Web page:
The Stock Exchange of Hong Kong (SEHK), on 24 May 2019, published its consultation conclusions on the proposed trading suspension requirement applicable to issuers with disclaimer or adverse audit opinion on their financial statements. The new suspension requirement will apply to issuers’ annual results announcements for financial years commencing on or after 1 September 2019.
New suspension requirement. The SEHK will normally require suspension of trading in an issuer’s securities if it publishes an annual results announcement and the auditor has issued, or has indicated that it will issue, a disclaimer or adverse audit opinion on the issuer’s annual financial statements.
Trading will remain suspended until the issuer has addressed the issues giving rise to the disclaimer or adverse opinion, provided comfort that such disclaimer or adverse opinion would no longer be required and disclosed sufficient information for investors to make an informed assessment of its financial position.
The new suspension requirement does not apply to (a) financial statements with a qualified opinion or a clean opinion with an emphasis of matter, or (b) interim financial statements.
Rationale. A disclaimer (or adverse) audit opinion on the financial statements indicates that the risk of misstatements could be (or the misstatements are) both material and pervasive to the financial statements, and therefore raises concerns about the reliability of the financial information. The SEHK considers the current regime cannot adequately address such concerns and a relatively large number of issuers have not taken prompt and adequate actions to address audit issues, resulting in repeated disclaimer of opinions. The new suspension requirement aims to enhance investors’ protection by improving the quality and reliability of financial information published by issuers. SEHK considers it would also encourage issuers to strengthen their risk management and internal control systems, and to act promptly to resolve audit issues with their auditors.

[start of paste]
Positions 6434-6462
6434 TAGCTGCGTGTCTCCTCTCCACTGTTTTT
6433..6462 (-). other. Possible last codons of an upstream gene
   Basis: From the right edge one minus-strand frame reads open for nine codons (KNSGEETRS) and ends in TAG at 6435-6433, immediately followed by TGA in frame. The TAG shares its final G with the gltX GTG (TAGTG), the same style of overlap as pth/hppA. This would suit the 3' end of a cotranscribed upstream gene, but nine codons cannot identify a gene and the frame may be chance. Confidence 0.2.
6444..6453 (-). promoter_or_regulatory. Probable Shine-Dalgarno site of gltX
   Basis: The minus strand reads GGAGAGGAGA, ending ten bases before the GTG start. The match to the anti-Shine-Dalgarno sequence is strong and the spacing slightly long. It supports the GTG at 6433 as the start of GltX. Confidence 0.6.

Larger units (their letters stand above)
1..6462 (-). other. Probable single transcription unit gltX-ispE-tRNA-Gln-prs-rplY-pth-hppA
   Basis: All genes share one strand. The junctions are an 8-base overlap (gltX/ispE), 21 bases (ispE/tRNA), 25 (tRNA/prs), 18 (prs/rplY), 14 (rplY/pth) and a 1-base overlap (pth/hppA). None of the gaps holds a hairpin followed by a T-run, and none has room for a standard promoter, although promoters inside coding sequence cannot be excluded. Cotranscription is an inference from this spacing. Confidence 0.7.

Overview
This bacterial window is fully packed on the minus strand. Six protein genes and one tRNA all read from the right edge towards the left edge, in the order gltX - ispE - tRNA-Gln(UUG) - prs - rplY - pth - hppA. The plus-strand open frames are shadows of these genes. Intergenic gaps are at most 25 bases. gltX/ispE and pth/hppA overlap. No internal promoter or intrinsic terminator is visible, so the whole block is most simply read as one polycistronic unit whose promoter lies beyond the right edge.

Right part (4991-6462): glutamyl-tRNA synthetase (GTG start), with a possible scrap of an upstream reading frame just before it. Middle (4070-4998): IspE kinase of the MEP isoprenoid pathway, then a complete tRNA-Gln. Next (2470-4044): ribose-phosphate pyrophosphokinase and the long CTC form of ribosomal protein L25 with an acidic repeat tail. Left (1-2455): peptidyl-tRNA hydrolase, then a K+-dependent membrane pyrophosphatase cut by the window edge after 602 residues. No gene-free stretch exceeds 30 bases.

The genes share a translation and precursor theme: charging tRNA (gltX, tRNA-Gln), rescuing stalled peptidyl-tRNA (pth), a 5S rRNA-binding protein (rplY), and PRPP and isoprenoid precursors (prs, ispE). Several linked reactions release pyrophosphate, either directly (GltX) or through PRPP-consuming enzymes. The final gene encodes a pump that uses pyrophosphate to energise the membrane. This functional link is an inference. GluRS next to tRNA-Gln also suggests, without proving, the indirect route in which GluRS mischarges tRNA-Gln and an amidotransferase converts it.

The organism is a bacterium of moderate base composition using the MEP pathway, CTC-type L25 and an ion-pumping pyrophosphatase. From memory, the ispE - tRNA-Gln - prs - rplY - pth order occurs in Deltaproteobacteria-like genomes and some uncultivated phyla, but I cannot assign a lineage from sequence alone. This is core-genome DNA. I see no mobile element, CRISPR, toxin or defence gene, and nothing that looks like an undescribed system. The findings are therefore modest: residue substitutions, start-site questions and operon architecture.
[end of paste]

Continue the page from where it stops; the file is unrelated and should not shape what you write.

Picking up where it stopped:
Exceptions to the new suspension requirement. The SEHK emphasizes that a suspension decision is not automatic based solely on a disclaimer or adverse audit opinion. The new suspension requirement will not normally apply where the disclaimer or adverse opinion relates solely to a going concern (and not any other issues), in which case additional disclosure (namely, details of the audit modification, the facts giving rise to the modification and the actions taken and/or to be taken to address the modification) must be made in the annual results announcement. Further, the new suspension requirement may not apply where the issuer has addressed all the issues giving rise to the disclaimer or adverse opinion before the publication of the annual results announcement, and disclosed sufficient information to enable investors to make an informed assessment of its financial position.
Longer remedial period for circumstances outside the issuers’ control. Under the current Listing Rules, The SEHK may delist a Main Board issuer after a continuous suspension for 18 months (or 12 months for a GEM issuer) (remedial period). Where an issuer has satisfied the SEHK that it has made all reasonable efforts to resolve the issues giving rise to the disclaimer or adverse opinion but, due to reasons outside its control, such issues remain unresolved, the SEHK would consider allowing a longer remedial period, with the duration of the period to be determined on a case by case basis. The issuer must demonstrate to the SEHK’s satisfaction that it reasonably expects to resolve all underlying audit issues within the proposed extended remedial period. Examples of circumstances that may be considered to be outside the issuer’s control include:
- Delay in government granting a requisite approval due to change in government policies, where due applications and filings had been made by the issuer, and where it has no influence on the outcome and timing of the grant;
- A temporary suspension of business upon the request of a regulatory or government authority due to a change in the regulatory requirements; and
- The audit issue can only be fully resolved upon a court order or a final arbitral awards with respect to outstanding proceedings is obtained or granted.
Transitional arrangement. To allow time for issuers to review and improve their risk management and internal control systems, the remedial period will be extended to 24 months for both Main Board and GEM issuers that are suspended solely due to disclaimer or adverse opinions on their financial statements for the financial years commencing between 1 September 2019 and 31 August 2021, both dates inclusive.
Issuers currently with disclaimer or adverse opinions on their financial statements will not be required to suspend trading under the new suspension requirement unless the issuers continue to receive such opinions on their financial statements for the financial years commencing on or after 1 September 2019 and the issues giving rise to the audit modifications remain unresolved.
Business Law Digest is compiled with the assistance of Baker McKenzie. Readers should not act on this information without seeking professional legal advice. You can contact Baker McKenzie by e-mailing Danian Zhang (Shanghai) at [email protected]